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From the Publisher"This is the portrait of a complex, enormously gifted but tortured writer . . . but it is much more: few books about combat journalism have so vividly depicted the fascinating interactions between war correspondents, soldiers and folks back home. . . . World War II was quintessentially Ernie Pyle's war, and Mr. Tobin brilliantly explains why."
— The New York Times Book Review
"James Tobin's magnificent new biography of Pyle should do much to renew the luster of his name and revive interest in his extraordinary work. . . . This clear-eyed, unsentimental, beautifully written biography is a classic worthy of the man it celebrates."
— The Cleveland Plain Dealer
"What makes this biography so fascinating . . . is the story of Pyle himself, a man seemingly driven by demons and nagged by self-doubt who accomplished so much. . . . Anyone with an interest in the power of the written word will be intrigued — and will lament that Pyle was the sort of character unlikely to be seen again."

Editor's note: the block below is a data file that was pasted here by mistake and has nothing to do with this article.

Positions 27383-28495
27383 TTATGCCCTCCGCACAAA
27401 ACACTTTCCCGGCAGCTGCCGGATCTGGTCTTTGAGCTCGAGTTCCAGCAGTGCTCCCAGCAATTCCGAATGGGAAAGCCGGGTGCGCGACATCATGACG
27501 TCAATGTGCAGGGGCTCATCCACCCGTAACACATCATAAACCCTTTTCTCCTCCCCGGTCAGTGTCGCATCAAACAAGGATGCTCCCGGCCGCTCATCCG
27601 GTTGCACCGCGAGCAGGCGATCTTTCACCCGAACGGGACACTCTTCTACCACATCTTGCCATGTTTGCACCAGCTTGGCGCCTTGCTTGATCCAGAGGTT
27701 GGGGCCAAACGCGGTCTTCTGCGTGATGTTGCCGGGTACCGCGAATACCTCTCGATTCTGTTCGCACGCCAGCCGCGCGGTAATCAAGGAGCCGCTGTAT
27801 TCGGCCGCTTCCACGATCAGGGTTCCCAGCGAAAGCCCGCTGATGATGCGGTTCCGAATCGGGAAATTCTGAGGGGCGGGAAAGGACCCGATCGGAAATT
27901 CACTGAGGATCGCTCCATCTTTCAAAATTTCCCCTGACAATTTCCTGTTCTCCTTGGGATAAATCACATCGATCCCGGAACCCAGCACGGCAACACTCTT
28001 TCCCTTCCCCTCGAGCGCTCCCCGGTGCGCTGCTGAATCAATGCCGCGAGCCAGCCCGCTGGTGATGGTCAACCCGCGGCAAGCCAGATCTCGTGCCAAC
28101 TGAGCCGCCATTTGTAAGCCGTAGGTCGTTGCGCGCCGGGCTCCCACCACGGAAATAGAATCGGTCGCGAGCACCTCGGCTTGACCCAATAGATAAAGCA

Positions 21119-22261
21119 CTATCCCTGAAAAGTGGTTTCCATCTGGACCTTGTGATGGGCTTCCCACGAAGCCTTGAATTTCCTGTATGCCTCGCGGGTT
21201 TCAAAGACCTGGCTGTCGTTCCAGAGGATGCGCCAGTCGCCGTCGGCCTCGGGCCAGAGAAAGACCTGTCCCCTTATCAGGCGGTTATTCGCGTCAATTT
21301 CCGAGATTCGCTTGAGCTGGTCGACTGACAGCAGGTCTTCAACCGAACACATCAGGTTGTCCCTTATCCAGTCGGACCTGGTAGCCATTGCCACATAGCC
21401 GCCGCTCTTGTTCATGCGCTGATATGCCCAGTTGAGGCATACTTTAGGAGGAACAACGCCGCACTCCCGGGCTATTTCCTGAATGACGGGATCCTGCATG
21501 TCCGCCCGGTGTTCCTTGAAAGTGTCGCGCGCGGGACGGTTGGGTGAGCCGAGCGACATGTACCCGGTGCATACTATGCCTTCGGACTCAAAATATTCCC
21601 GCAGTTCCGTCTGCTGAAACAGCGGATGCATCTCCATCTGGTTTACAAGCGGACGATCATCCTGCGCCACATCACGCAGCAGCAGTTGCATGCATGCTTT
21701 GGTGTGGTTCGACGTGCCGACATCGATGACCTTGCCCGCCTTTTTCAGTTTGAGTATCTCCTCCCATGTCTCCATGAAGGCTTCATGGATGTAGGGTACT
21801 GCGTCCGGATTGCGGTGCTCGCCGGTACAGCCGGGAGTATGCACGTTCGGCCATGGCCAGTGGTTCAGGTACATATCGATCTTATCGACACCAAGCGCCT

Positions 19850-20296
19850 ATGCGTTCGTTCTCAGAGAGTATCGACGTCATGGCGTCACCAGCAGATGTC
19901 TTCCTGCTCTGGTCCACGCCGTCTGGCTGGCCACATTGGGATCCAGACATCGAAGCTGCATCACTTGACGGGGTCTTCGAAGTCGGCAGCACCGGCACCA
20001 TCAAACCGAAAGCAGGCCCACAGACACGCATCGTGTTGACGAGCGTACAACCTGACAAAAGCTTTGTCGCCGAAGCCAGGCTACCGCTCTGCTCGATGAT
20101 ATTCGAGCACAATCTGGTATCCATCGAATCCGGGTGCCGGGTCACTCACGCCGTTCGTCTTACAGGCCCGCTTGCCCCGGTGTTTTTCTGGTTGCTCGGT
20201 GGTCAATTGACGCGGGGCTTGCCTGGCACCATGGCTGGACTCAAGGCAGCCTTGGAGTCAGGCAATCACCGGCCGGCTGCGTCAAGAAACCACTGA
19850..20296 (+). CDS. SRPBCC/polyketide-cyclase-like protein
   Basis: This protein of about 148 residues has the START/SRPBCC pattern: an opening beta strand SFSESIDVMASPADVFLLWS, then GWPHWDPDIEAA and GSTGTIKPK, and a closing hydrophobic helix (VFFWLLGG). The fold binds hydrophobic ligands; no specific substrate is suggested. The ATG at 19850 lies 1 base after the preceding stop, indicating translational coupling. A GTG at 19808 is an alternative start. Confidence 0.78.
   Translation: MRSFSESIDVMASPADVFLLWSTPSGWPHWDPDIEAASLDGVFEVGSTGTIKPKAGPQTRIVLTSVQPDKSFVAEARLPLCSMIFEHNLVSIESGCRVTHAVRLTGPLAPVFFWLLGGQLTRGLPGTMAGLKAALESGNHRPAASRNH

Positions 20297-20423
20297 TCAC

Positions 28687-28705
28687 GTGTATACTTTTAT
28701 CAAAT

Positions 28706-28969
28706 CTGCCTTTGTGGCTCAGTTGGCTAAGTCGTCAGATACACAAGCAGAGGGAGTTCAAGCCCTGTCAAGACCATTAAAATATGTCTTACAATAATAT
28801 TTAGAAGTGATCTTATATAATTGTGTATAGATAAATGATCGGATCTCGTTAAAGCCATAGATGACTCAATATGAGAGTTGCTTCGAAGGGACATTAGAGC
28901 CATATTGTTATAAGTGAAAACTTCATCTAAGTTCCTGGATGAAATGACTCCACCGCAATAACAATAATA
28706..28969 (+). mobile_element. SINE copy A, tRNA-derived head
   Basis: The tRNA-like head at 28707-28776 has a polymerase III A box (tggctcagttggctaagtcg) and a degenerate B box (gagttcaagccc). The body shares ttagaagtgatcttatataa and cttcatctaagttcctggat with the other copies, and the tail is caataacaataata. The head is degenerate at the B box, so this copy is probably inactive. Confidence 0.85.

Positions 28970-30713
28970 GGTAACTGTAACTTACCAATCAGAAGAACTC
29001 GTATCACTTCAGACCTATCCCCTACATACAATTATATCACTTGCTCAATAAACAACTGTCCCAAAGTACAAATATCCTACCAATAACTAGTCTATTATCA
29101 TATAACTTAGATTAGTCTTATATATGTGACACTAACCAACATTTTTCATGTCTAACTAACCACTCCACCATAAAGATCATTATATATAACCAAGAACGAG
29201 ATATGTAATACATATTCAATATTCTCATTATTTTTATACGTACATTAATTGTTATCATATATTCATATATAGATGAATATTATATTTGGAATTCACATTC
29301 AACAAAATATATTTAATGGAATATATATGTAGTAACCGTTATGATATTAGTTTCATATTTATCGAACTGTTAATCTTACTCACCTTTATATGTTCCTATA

— The Philadelphia Inquirer
"Barely a half century ago Ernie Pyle was one of the most famous people in America . . . both the chronicler of the common man and its embodiment. Now, five decades after his death from Japanese fire on a small island in the Pacific, Pyle has had the good fortune to fall under the scrutiny of a sympathetic, unsentimental and scrupulous biographer. . . . The result is a thorough, revealing book."
— The Washington Post Book World